How to Earn Passive Income From Intellectual Property

In the next several posts in our passive income series, we’ll explore a number of strategies for earning passive income. Let’s begin with one of my personal favorites…

Intellectual Property

Intellectual property refers to mental creations that are associated with legally recognized rights, such as material that can be copyrighted, trademarked, or patented. This includes articles, books, music, movies, artwork, photographs, comics, software, logos, and more.

Mere ideas do not generally qualify as intellectual property. It’s the expression of the idea that’s legally protected. You cannot claim the idea of poetry as your intellectual property, but you can copyright an original poem you’ve written, which gives you certain exclusive rights to that poem.

Since intellectual property is generally easy and inexpensive to duplicate, especially when it’s in digital form, it’s a great candidate for creating streams of passive income. You can deliver value to people simply by copying and sharing some data, and this process can be automated or outsourced.

To create a piece of intellectual property may involve a good deal of work, but that work need only be done once. After that, the property can be duplicated and shared with many people. You could potentially still be generating earnings 50 years from now for a piece of intellectual property you create today.

For instance, you can write a book once and then generate income from direct sales of the book or royalties from a book publisher. You can also earn income by selling the associated movie and merchandising rights.


Once you create a piece of intellectual property, one option is to sell it yourself and see if people will buy it from you.

This works well if you have a following or can build one. For people who are just starting out, it’s going to take a while to build that following, usually years. If you’re patient and persistent, this approach can really pay off though.

I used this approach with my games business. It took time to build a following, but I eventually got there. The only real way to fail is to give up, which is of course what most people do.

One of the leverage points for self-publishing is lead generation. This means finding a way to attract people who might be interested in your product. One way to do this is with advertising, but that can be risky and costly, so I don’t recommend it for most people.

My favorite method of lead generation is to give away a lot of quality free content. With my games business, I offered free game demos and submitted them to hundreds of game and software downloads.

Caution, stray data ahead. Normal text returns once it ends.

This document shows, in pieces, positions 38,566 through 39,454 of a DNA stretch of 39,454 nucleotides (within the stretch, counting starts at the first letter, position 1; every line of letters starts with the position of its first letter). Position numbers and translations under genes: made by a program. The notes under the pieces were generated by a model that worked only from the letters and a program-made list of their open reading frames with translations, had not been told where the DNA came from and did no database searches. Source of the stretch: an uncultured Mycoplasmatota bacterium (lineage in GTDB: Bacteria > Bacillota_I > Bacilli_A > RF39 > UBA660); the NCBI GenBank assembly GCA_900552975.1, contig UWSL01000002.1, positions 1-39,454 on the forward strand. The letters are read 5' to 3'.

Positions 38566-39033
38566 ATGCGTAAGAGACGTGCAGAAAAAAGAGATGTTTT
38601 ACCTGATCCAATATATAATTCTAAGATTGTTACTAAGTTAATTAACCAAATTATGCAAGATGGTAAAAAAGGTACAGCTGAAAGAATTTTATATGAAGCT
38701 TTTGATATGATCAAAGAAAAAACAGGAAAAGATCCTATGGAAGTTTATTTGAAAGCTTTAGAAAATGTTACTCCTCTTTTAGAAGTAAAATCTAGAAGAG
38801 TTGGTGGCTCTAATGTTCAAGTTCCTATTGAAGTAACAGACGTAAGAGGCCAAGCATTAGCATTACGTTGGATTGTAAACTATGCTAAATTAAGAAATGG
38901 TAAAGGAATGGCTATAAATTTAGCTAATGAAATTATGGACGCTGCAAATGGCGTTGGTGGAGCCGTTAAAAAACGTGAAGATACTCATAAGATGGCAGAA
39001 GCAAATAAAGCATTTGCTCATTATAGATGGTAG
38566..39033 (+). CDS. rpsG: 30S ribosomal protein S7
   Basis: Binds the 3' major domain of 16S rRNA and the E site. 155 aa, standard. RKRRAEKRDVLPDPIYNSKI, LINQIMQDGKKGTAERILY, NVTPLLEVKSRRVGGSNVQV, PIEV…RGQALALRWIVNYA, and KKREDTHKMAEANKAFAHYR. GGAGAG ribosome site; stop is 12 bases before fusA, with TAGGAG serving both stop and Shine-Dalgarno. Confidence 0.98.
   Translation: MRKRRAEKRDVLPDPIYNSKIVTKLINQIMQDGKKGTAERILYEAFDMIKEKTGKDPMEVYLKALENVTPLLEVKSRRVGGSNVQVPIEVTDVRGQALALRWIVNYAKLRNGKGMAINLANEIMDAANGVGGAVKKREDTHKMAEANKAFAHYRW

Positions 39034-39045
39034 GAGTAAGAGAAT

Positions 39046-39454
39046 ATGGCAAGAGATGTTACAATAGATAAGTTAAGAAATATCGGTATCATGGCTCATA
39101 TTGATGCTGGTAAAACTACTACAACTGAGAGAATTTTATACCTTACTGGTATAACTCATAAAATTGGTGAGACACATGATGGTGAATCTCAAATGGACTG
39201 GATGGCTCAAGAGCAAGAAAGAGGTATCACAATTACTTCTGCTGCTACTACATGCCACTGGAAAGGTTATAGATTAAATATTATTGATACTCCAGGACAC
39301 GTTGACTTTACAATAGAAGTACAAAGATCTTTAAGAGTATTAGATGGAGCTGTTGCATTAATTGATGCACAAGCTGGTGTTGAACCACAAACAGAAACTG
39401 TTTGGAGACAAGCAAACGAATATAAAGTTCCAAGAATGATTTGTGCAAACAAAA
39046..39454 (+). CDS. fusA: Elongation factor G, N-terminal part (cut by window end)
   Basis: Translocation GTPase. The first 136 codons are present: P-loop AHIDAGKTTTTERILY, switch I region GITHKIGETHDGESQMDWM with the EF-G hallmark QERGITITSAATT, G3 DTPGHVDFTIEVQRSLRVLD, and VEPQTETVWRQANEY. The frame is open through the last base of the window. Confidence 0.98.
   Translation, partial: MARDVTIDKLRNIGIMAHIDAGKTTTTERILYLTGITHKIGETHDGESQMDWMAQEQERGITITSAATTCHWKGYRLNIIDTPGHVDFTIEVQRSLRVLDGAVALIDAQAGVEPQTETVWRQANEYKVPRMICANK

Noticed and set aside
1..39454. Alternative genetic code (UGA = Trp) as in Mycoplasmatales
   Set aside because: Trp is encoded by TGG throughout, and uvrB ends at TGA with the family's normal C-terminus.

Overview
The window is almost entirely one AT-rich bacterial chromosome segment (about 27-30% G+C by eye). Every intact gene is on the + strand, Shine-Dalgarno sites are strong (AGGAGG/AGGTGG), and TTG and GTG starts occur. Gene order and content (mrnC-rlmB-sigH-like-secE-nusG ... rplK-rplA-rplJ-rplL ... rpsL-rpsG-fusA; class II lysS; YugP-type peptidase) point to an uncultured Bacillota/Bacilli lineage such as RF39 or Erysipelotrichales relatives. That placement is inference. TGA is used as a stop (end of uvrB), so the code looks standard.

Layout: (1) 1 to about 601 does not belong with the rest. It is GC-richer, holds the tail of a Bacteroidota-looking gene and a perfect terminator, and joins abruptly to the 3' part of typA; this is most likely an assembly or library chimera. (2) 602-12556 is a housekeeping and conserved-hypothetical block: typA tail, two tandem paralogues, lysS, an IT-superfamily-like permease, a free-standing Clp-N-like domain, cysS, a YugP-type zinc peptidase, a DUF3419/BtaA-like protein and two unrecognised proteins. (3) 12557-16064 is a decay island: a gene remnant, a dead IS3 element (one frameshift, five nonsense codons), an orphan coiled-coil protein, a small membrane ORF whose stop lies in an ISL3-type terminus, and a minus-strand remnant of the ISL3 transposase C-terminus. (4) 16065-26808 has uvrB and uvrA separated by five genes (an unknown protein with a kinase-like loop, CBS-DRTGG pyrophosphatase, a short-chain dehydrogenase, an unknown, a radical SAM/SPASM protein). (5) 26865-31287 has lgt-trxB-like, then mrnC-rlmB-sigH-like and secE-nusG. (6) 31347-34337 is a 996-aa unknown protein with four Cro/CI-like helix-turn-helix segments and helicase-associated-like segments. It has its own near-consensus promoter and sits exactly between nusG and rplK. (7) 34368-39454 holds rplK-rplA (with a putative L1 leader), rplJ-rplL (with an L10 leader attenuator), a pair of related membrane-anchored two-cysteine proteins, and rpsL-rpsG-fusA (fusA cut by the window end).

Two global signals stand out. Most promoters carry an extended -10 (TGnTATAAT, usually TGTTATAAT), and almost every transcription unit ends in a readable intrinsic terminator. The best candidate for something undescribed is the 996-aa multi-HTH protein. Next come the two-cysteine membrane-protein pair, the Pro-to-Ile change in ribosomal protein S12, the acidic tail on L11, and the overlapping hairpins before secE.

Note that putting up free content on a website with no traffic is not lead generation. Nobody will see it. You have to get your free stuff into people’s hands, meaning that you have to put it where there’s traffic. If you don’t have the traffic, then put your free content somewhere other than your own website. The free content can then refer people back to your website, where they can buy something from you directly.

When you generate leads, don’t let them fizzle out. Try to collect them. People often need to be exposed to an offer multiple times before they’re willing to buy anything, so if someone visits your website but doesn’t buy right away, give them other options to stay in your communication loop, such as by subscribing to your blog or newsletter or by following you on Twitter, Facebook, or Google+.

As you generate leads over time, some of them will subscribe to one of your lists, so you can still communicate with them.

For my newsletter I use the service Aweber. I like this service and find it reliable, and the interface isn’t overly complicated. In a typical issue I provide a new article (that doesn’t appear on my blog — this is to reward subscribers), and there’s usually at least one promotional offer in my newsletter that can help generate income. Worst case I may just include a link soliciting donations.

Some people really push hard on the newsletters, sending them almost daily. I typically send mine about once a month, but I’m not perfectly regular about it. I’ve sent out 4 issues so far this year. If you wish to subscribe to see what it looks like — or to see what you’re missing — you can sign up here. Of course I don’t spam people or sell their email addresses, so all you get is the newsletter, and you can easily unsubscribe by clicking a link at the bottom of any issue.